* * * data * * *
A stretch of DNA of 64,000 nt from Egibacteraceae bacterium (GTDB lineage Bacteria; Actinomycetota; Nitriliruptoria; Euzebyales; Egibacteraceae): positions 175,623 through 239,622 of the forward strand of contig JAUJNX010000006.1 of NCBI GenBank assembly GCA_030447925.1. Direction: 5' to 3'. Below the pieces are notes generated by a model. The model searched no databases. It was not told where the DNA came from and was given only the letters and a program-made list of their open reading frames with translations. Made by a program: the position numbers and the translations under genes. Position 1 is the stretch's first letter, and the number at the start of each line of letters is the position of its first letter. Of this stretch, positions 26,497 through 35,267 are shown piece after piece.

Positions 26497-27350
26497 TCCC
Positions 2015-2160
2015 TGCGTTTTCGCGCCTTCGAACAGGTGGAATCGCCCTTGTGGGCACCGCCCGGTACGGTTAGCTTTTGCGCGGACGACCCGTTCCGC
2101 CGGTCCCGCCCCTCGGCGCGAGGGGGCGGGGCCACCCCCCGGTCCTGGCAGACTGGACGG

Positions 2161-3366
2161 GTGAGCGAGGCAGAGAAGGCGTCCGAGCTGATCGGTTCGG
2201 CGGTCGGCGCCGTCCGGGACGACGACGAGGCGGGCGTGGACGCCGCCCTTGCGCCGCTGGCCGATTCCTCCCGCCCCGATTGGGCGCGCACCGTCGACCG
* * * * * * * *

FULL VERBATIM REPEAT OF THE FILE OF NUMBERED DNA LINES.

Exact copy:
A stretch of DNA of 64,000 nt from Egibacteraceae bacterium (GTDB lineage Bacteria; Actinomycetota; Nitriliruptoria; Euzebyales; Egibacteraceae): positions 175,623 through 239,622 of the forward strand of contig JAUJNX010000006.1 of NCBI GenBank assembly GCA_030447925.1. Direction: 5' to 3'. Below the pieces are notes generated by a model. The model searched no databases. It was not told where the DNA came from and was given only the letters and a program-made list of their open reading frames with translations. Made by a program: the position numbers and the translations under genes. Position 1 is the stretch's first letter, and the number at the start of each line of letters is the position of its first letter. Of this stretch, positions 26,497 through 35,267 are shown piece after piece.

Positions 26497-27350
26497 TCCC
Positions 2015-2160
2015 TGCGTTTTCGCGCCTTCGAACAGGTGGAATCGCCCTTGTGGGCACCGCCCGGTACGGTTAGCTTTTGCGCGGACGACCCGTTCCGC
2101 CGGTCCCGCCCCTCGGCGCGAGGGGGCGGGGCCACCCCCCGGTCCTGGCAGACTGGACGG

Positions 2161-3366
2161 GTGAGCGAGGCAGAGAAGGCGTCCGAGCTGATCGGTTCGG
2201 CGGTCGGCGCCGTCCGGGACGACGACGAGGCGGGCGTGGACGCCGCCCTTGCGCCGCTGGCCGATTCCTCCCGCCCCGATTGGGCGCGCACCGTCGACCG